We moved not long before I turned eight. My mother was expecting another child and the house which we rented was too small for four of us. So we found a house in the village itself. Was I now to live east of Eden? I don’t remember ever feeling that way. Before I had ridden the school bus, now I could walk to school. Having walked the metes and bounds of Brinton’s farm, having made it my own, I could now walk the village. Before the dangers were hayricks that could collapse, or mud that could suck you in if you weren’t careful. Now I needed to watch out for yard dogs off their leads and, worse, bullies whose prey I could become.
But the dangers were minor compared to what lay before me now. I could be sent on errands, walking and later riding my bike into the village center from the knoll where we lived. I had friends in every direction. Best of all I could walk to the library.
The library was housed on the second floor – no, I think it was the third – of the Municipal Building, an otherwise undistinguished three-story pile of brick that housed the village and the town offices, the police department and the local justice court. Tall-ceiling’ed, the walls lined with shelves, the shelves supplemented by free-standing bookcases that thrust out into the room like Manhattan piers, the library was presided over by a stern-faced woman who wore tweed suits and sensible shoes. The deference of children to adults was a given then, in the mid-Fifties and, as the librarian, she was to be treated with especial respect. Her’s was the final word on behavior: if she threw you out, there was no appeal. Rumor had it that several children had died under her stern gaze, but we never found their bodies and suspected that she encouraged this belief to keep us under control.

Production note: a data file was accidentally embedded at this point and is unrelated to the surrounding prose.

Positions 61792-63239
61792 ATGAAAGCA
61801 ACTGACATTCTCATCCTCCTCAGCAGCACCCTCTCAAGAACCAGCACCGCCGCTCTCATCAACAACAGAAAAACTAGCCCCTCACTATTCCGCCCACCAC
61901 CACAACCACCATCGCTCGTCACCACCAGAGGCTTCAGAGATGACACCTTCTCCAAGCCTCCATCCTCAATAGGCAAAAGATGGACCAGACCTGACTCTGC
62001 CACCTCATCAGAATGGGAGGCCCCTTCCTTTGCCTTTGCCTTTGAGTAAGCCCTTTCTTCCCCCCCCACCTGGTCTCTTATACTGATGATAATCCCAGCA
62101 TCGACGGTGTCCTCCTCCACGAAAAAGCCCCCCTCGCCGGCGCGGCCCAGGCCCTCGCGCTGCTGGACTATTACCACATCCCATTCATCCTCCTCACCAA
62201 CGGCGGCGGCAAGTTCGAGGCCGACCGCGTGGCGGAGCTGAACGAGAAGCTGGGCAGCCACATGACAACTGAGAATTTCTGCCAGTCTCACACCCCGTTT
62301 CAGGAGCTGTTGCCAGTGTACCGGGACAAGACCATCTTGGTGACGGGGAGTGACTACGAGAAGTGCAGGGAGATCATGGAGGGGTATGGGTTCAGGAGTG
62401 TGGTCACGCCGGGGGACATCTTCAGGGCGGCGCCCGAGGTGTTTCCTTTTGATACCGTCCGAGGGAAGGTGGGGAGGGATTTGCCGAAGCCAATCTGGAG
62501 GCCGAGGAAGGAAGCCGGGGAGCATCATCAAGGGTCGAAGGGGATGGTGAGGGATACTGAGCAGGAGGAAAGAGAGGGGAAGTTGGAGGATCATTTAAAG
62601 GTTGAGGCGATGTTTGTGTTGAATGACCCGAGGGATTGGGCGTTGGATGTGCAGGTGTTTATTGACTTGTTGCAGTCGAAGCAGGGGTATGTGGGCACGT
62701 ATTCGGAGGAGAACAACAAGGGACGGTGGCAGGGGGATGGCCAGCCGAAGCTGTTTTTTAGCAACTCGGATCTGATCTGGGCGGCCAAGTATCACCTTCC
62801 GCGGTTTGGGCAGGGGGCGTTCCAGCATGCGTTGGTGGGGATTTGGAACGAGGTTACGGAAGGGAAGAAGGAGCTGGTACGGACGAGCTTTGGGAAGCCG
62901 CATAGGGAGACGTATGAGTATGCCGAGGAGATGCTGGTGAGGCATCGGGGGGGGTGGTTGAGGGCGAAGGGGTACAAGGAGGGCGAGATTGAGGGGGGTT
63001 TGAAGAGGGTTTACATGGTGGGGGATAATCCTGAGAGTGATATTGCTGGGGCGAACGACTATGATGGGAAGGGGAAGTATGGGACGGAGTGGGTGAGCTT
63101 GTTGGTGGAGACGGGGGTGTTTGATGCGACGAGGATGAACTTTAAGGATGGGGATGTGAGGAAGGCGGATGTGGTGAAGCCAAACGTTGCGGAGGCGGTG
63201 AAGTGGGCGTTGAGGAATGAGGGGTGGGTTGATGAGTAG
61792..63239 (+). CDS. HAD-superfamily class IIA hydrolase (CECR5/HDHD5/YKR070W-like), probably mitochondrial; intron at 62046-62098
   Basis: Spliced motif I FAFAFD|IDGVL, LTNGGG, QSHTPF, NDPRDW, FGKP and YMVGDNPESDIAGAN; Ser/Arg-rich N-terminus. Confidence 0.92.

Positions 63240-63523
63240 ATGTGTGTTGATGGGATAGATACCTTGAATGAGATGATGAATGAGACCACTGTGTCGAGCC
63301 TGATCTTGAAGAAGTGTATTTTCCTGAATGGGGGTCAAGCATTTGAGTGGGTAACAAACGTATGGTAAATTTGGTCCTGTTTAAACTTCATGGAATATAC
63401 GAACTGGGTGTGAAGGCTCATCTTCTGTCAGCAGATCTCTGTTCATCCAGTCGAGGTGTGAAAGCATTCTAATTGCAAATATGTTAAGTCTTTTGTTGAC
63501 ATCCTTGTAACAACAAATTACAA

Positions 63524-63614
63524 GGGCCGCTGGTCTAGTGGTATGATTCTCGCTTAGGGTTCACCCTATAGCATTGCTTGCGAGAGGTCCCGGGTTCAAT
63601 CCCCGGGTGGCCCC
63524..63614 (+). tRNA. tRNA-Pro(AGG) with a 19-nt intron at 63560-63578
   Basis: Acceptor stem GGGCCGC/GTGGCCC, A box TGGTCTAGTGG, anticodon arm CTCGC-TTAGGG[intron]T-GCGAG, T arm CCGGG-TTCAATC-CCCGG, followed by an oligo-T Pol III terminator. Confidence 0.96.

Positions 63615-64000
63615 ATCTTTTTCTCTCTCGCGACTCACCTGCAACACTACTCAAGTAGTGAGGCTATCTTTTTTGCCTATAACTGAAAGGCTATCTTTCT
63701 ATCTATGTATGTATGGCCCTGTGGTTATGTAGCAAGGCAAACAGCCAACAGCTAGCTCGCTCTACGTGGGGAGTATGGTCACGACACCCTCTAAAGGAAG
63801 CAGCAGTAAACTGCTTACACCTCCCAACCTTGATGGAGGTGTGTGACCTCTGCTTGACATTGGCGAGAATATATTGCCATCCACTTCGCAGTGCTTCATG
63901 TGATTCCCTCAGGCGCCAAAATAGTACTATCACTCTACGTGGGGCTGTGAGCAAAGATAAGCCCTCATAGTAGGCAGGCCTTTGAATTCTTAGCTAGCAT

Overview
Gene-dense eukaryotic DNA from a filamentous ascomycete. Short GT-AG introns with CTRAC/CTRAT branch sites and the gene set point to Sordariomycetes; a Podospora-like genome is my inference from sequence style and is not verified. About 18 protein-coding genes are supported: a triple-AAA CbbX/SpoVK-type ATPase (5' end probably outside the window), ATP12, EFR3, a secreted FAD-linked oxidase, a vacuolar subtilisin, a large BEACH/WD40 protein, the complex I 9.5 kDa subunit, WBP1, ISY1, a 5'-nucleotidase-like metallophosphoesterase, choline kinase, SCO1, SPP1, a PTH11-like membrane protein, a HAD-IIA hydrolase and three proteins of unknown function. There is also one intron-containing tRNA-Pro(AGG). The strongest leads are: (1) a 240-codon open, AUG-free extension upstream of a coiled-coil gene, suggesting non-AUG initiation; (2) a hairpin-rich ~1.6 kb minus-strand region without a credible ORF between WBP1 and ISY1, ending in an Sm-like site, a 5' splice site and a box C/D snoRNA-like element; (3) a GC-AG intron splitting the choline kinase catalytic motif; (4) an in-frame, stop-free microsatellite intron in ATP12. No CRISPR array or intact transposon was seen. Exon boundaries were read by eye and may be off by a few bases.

I needed no control in the library. It was the world made large for me. I could walk into the books on the shelves and inhabit them, living inside the worlds they contained for as long as I liked. Then, as now, I would return home laden with books. I would haul them up to my room and only then discover which ones I really wanted to read. Looking now at my online library record, I see that I have out far more books than I can read in the time I have them. At least back then the librarian would look at my record and inform me that I had hit the limit and would have to bring some back before I took out any more.
Layers of place accreted over the years. Later, in high school, I discovered a passion for biology and would roam the woods and paths of my village. Heavily developed now – I no longer live there, but visit occasionally – then there were still large parcels of undeveloped land. They were not posted or, if they were, we paid no attention. My chief prey were the bullfrogs that inhabited a particular pond and swamp. I would return home covered with muck and reeking of swamp odor and would be directed to the back of the house where I stripped naked, hosed myself off and, wrapped in an old towel reserved for the purpose, ran upstairs to take a shower before dinner.